 The accounting is for the previous 6 years
     After TPO accounting, only for previous 3 years
     Must respond to all requests within 60 days
      (can extend for an additional 30 days if
      communicated to the patient)
     The first request for any accounting in a 12-
      month period must be provided free of
      charge
     Charges for additional requests must be
      reasonable, cost based
     The patient must be informed of the charge in
      advance
 Must document each request for an accounting
  and maintain for 6 years
 May be temporarily suspended if a health
  oversight agency or law enforcement presents
  the CE with a written statement that providing
  the patient with the accounting will impede the
  agency’s or law enforcement’s activities
 Any suspension cannot exceed 30 days
 May be suspended for research purposes
AMENDMENT


  All requests for Amendment of PHI must be in writing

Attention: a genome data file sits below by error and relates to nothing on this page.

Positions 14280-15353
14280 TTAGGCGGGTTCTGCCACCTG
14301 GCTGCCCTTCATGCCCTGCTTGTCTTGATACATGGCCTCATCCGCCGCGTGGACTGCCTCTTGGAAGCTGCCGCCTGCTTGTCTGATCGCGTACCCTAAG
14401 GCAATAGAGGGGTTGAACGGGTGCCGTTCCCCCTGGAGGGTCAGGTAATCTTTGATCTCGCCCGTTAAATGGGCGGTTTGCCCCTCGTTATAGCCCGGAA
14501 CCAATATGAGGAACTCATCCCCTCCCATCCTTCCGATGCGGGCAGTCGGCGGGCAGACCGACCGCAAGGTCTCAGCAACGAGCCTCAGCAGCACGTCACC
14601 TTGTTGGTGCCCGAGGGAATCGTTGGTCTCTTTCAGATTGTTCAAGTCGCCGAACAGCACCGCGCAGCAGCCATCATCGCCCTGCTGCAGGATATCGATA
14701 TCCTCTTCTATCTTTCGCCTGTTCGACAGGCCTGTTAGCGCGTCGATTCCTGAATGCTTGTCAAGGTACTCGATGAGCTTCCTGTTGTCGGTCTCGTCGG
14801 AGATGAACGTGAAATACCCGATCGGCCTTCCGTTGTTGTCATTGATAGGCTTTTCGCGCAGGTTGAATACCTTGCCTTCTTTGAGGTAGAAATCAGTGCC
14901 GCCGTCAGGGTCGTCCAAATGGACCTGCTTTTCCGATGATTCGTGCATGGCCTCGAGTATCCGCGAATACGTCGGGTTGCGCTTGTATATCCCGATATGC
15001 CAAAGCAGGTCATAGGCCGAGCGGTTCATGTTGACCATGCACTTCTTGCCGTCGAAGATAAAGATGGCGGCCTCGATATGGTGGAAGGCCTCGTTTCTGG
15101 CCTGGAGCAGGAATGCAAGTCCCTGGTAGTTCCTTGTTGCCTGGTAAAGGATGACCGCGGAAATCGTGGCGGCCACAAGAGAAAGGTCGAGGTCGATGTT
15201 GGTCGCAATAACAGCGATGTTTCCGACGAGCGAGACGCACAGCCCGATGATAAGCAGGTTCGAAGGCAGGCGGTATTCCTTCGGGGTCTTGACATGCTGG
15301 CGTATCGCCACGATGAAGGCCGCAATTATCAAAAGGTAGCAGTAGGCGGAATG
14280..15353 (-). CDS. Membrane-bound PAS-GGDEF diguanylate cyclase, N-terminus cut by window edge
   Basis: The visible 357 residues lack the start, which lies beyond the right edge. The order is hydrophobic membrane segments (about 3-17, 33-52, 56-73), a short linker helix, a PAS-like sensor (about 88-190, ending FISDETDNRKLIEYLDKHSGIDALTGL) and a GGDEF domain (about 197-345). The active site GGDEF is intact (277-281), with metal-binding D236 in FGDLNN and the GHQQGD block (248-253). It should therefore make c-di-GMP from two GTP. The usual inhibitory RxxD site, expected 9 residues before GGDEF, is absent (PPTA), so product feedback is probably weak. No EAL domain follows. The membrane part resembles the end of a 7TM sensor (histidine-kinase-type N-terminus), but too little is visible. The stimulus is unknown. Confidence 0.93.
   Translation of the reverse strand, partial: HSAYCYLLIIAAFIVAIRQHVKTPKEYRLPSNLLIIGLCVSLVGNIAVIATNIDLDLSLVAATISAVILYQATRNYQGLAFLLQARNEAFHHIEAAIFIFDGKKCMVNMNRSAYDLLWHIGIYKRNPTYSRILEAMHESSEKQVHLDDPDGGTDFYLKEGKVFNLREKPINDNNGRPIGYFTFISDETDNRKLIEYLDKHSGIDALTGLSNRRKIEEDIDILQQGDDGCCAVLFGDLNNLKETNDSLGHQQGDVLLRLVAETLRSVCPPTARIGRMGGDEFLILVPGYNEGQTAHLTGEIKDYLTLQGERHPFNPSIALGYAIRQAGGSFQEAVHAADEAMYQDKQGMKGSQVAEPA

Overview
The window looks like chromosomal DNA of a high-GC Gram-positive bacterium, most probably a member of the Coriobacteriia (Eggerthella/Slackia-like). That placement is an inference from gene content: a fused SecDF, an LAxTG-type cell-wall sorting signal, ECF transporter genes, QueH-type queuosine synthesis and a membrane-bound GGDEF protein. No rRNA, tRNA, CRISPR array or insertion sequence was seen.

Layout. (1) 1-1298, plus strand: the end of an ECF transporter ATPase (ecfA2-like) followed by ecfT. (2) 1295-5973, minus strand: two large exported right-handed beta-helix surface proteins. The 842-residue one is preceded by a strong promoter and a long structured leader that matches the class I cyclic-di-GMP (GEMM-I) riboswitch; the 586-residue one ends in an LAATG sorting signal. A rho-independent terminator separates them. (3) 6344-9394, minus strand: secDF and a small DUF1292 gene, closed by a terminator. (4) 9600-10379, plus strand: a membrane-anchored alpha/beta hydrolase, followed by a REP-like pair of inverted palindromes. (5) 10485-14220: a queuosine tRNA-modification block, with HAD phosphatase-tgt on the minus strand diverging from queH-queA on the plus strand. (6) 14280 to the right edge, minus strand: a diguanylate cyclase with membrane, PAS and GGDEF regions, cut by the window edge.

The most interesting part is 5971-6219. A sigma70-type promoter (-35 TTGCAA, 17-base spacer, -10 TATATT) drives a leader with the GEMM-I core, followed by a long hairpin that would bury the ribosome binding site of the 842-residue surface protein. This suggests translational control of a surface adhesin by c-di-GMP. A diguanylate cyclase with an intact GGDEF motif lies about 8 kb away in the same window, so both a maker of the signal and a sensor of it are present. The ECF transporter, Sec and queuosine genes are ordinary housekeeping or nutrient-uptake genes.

Advise to have a Request to Amend Form

  All patients have the right to request amendment of
  PHI unless:
       The PHI was not created by the CE
       The PHI is not part of the designated record set
       The PHI is not subject to access by the patient
       The PHI is accurate and complete
Advise to have a process to address requests
to amend (Privacy Officer and then to the
Director of HIMS)

If request for amendment accepted:
     The CE identifies the records affected and
      appends or provides a link to the
      amendment
     The CE must inform the patient that the
      amendment has been accepted and